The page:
ATLANTAA novel breast imaging technology that uses radiowaves in the
microwave frequency range to detect and locate lesions shows promise in
preliminary case reports and will be entering clinical trials, said Allan
Malmed, MD, medical director, Northwest Community Hospital Interdisciplinary
Breast Center, Arlington Heights, Illinois. Dr. Malmed and his colleagues
presented the findings at a poster session of the 102nd Annual Meeting of the
American Roentgen Ray Society (abstract 159).
X-ray mammography is currently the most effective screening modality, but
approximately 10% to 30% of breast cancers go undetected by mammography.
"The high number of false negatives may be attributed to the limitations
of mammography in assessing dense glandular tissue and regions close to the
chest wall or underarm, and in imaging very early stage tumors that do not yet
exhibit microcalcifications," Dr. Malmed said.
The Breast Cancer Radar (BCR) screening system, which is being developed by
Interstitial LLC, Prospect, Illinois, works by detecting differences in water
content between malignant and normal breast tissue. Breast tumors contain more
water and reflect back the microwave pulses. These signals are analyzed to
create a three-dimensional image showing the size and location of the tumor
Dr. Malmed said that the test is simple to perform and takes about 5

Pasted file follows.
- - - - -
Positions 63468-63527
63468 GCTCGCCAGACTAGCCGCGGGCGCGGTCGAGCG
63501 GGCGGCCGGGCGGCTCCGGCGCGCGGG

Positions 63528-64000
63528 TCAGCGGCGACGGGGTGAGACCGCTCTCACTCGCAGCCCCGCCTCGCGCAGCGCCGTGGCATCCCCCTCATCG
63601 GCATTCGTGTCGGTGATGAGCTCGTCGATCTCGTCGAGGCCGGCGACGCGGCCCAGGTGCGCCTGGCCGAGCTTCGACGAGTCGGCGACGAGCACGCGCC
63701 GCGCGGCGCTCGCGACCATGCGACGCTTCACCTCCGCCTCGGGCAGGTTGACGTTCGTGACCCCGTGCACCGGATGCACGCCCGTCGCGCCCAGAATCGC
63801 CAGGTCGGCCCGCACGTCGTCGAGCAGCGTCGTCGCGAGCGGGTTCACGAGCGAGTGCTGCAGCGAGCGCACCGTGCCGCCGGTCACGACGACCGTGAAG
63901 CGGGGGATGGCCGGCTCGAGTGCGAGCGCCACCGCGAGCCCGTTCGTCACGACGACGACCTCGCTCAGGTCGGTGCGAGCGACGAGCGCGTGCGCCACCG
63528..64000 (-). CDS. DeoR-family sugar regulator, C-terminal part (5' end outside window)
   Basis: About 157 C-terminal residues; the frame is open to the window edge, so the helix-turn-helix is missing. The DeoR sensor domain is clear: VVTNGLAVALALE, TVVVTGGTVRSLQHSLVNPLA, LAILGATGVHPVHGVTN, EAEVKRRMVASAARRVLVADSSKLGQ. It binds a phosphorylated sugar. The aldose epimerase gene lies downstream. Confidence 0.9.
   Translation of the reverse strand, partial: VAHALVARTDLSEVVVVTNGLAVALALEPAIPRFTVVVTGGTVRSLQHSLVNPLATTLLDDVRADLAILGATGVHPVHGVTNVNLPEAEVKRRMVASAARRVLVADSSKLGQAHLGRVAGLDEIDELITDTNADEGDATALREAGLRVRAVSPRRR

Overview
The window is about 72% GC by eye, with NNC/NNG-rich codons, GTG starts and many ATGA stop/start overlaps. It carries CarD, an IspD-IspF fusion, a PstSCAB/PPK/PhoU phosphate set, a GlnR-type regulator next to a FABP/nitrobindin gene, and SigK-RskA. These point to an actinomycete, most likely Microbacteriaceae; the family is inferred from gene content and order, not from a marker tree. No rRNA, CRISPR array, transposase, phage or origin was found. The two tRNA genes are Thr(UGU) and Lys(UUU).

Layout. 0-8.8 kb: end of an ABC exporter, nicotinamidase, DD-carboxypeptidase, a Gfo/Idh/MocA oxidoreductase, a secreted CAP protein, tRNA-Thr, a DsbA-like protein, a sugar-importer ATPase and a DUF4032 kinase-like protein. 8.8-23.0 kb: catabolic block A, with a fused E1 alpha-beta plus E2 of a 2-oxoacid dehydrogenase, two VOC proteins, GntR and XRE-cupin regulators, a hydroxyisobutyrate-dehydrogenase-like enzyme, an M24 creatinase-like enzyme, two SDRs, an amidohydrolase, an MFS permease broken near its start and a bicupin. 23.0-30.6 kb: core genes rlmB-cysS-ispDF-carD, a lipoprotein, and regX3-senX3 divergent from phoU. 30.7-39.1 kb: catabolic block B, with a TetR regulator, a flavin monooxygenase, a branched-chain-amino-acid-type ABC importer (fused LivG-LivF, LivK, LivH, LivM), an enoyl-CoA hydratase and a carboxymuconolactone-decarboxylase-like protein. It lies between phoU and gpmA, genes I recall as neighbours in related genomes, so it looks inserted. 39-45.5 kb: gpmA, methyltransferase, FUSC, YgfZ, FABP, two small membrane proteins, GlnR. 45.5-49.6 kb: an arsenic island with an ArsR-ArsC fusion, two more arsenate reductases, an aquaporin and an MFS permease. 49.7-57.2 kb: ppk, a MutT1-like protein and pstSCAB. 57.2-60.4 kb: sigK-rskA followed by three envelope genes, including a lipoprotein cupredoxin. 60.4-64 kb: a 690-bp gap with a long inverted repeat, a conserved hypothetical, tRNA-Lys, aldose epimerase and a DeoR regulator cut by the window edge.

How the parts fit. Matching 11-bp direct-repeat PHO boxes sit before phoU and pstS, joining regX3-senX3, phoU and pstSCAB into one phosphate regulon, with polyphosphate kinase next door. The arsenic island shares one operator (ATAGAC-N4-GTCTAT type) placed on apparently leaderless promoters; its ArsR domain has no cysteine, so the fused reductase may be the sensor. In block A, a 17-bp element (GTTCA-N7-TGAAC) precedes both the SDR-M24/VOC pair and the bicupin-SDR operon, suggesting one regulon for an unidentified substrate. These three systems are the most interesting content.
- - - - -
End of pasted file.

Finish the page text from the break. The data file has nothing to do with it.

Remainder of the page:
minutes. "The patient lies on her stomach on a table that allows her
breasts to be scanned by the radiowave signals. There is no compression, and
both breasts are imaged at the same time," he said.
BCR was used to detect an infiltrating ductal and lobular carcinoma in the
left breast of a 67-year-old woman. The patient had located a mass during
The mass was subsequently diagnosed by ultrasound imaging and was palpable,
but x-ray mammography 3 months earlier had failed to detect it. The patient’s
radiographically dense breast tissue may have lowered the sensitivity of the
mammogram, Dr. Malmed said.
To date, the technology has been used to image 22 patients with known
cancers or cysts, and the new technology has been able to accurately depict
them, Dr. Malmed said. BCR has been used to image cancers as small as 1 cm and
cysts as small as 4 mm, and the clinical trials will allow researchers to
evaluate the effectiveness of this technique in detecting even smaller cancers.